Some time ago I wrote a very basic introductory piece on the vineyard cycle and what processes occur during a growing year in the vineyard.
Today I'd like to dive a little deeper into the first stage or phase of the vineyard cycle budburst and touch on some of the dangers of spring.
Budburst usually happens between March and April in the Northern Hemisphere and between September and October in the Southern Hemisphere. This marks the start of the growing season and is possibly one of the most stressful periods in a vineyard manager's year as a bad spell of weather during this time can have a major negative impact on yields.
Let's start by looking at buds; what are they? Buds can be described as embryonic shoots. They are small containers, if you like, that hold the miniature structures that will eventually become the new leaves, shoots and tendrils of a vine. These buds form in the joints between the shoot and a leaf and mature over the course of the year. This means that buds formed during this year's growing season, will become next year's shoots, leaves and tendrils.
The buds start to swell in spring when the mean daily temperature exceeds 10°C. It is at this time that there is enough warmth for the fragile new leaves, shoots and tendrils to develop and grow.
Since these new growths are very fragile, spring is a very critical time in the lifecycle of a vine as even one spell of bad weather can have a far reaching impact on the vineyard's yield for that year.
Dangers of spring
Colder than normal spring temperatures could delay budburst resulting in a shorter growing season. This can lead to the grapes not ripening fully, which could lead to more acidic wines with less ripe fruit character and lower production.
A great danger in the vineyards are spring frosts. This happens when the air temperature near the ground reaches 0°C and the water vapour that has settled on the vine freezes. This can kill the fragile newly burst buds and young shoots, causing reduced yields and in extreme cases it can also kill the vine.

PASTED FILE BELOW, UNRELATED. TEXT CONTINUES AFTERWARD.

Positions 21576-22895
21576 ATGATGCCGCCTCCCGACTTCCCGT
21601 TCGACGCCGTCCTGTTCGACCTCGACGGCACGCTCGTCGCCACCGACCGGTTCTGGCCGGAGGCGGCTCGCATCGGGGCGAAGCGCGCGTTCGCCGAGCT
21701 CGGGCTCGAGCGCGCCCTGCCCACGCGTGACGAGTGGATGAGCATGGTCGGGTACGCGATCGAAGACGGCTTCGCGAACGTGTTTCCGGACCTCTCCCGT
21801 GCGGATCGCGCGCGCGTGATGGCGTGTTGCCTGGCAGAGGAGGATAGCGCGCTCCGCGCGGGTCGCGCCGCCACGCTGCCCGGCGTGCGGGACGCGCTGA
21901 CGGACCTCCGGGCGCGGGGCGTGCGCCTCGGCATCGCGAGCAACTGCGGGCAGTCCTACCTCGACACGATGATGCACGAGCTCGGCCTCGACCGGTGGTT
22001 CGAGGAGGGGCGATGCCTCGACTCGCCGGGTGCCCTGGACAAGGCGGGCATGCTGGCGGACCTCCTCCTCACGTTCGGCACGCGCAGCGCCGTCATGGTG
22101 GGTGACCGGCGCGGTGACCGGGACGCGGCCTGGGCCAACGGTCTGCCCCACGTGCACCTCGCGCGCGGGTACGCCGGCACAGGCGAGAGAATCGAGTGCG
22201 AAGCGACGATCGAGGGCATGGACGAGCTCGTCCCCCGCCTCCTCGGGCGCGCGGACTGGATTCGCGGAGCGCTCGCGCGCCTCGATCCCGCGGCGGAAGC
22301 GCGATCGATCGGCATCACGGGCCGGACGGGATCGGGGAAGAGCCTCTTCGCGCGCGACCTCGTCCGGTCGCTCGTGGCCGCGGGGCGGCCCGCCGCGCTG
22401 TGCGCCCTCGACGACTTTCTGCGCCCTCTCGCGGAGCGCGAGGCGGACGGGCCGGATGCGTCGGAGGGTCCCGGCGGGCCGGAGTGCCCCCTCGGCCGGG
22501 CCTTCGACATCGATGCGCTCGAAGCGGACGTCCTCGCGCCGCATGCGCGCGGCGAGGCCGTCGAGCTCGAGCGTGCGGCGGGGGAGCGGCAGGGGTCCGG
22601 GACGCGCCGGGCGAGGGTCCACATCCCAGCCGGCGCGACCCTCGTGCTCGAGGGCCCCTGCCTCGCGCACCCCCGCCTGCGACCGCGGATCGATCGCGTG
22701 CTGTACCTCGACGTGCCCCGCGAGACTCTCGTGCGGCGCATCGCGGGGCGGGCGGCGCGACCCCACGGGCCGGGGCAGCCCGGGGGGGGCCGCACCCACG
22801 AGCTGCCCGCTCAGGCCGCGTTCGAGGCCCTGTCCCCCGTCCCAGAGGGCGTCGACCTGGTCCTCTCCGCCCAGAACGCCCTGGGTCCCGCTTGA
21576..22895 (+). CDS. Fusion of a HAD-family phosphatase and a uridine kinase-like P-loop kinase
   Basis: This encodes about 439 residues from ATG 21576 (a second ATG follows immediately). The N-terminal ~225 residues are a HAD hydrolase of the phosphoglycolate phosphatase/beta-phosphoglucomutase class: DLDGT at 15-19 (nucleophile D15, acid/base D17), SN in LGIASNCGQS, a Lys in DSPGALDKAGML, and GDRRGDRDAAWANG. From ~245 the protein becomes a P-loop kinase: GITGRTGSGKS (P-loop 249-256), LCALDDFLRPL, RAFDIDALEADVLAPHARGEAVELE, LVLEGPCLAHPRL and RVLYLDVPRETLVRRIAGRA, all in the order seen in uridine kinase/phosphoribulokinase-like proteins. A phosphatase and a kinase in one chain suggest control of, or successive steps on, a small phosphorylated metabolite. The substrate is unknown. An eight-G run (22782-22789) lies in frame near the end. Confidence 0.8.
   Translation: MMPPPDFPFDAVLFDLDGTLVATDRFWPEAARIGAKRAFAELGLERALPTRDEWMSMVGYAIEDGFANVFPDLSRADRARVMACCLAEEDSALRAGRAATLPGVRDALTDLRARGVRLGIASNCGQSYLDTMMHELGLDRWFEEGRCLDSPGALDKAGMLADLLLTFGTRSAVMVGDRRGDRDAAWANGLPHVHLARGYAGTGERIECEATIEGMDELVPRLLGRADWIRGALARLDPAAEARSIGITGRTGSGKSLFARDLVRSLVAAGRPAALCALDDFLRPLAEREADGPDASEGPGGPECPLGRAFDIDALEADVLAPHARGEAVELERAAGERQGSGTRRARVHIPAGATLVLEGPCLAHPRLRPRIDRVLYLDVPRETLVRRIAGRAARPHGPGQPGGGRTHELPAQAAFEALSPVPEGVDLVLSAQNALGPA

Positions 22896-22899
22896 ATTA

To combat spring frosts, many vineyards have strategically placed weather stations that can alert grape growers to dropping temperatures and (hopefully) they will have time to implement their chosen protection method before the vines are damaged.
The four main methods of protection are:
- wind machines;
- good vineyard design.
Heaters (bougies, wax candles) are placed between the vines and lit when frost is forecast. The heat from the heaters cause air to flow and prevent cold air from settling and causing frost.
Wind machines commonly look like large fans and works by drawing warm air from above reducing the chance of air temperatures near the ground dropping below 0°C.
Although it might seem counter intuitive to spray water on vines, some heat is released when water freezes and this can protect the buds and shoots.
Lastly, good vineyard design can minimise the risk of spring frosts having an impact. Strategies can include planting against a slope and avoiding planting on low lying areas, avoiding planting vines in depressions where cold air can collect and vines can be trained higher, above the point where cold air is more likely to affect the buds and shoots.
Generally speaking, grapes are referred to as either early budding or late budding. This simply means that budburst happens earlier in spring, when temperatures are still slightly lower, or slightly later when temperatures are slightly higher. Varieties such as Chardonnay and Pinot Noir are early budding and are thus more susceptible to spring frosts, whereas Cabernet Sauvignon is a late budding variety.
I hope that you have found this to be informative and interesting and let's hope that this year we will have fewer cold spells in spring!
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